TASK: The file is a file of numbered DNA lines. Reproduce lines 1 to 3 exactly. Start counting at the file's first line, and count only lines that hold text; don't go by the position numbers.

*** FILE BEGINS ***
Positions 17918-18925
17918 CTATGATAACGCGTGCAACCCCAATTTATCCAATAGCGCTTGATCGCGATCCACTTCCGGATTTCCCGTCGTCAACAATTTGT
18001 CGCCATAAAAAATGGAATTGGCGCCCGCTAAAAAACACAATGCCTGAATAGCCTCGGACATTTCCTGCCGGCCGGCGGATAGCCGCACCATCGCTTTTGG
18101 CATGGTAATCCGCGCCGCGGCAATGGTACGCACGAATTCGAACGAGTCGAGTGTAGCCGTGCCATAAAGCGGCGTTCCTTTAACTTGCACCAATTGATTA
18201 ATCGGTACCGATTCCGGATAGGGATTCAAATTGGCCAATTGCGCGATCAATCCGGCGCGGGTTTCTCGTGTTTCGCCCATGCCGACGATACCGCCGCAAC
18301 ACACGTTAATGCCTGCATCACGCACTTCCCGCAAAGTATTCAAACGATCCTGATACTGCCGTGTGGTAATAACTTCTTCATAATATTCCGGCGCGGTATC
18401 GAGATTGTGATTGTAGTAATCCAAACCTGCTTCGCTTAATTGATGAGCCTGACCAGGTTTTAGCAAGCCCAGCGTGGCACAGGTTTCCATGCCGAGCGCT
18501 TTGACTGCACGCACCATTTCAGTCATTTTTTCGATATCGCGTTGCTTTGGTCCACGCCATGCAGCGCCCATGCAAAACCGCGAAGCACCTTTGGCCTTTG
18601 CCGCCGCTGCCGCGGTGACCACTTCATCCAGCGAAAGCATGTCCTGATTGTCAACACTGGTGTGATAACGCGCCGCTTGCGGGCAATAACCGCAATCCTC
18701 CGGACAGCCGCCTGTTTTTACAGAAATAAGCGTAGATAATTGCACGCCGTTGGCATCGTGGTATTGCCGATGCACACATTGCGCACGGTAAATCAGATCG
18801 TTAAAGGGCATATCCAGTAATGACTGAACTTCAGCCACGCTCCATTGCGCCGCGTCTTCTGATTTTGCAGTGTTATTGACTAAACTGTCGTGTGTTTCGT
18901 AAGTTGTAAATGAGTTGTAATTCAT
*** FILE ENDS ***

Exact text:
Positions 17918-18925
17918 CTATGATAACGCGTGCAACCCCAATTTATCCAATAGCGCTTGATCGCGATCCACTTCCGGATTTCCCGTCGTCAACAATTTGT
18001 CGCCATAAAAAATGGAATTGGCGCCCGCTAAAAAACACAATGCCTGAATAGCCTCGGACATTTCCTGCCGGCCGGCGGATAGCCGCACCATCGCTTTTGG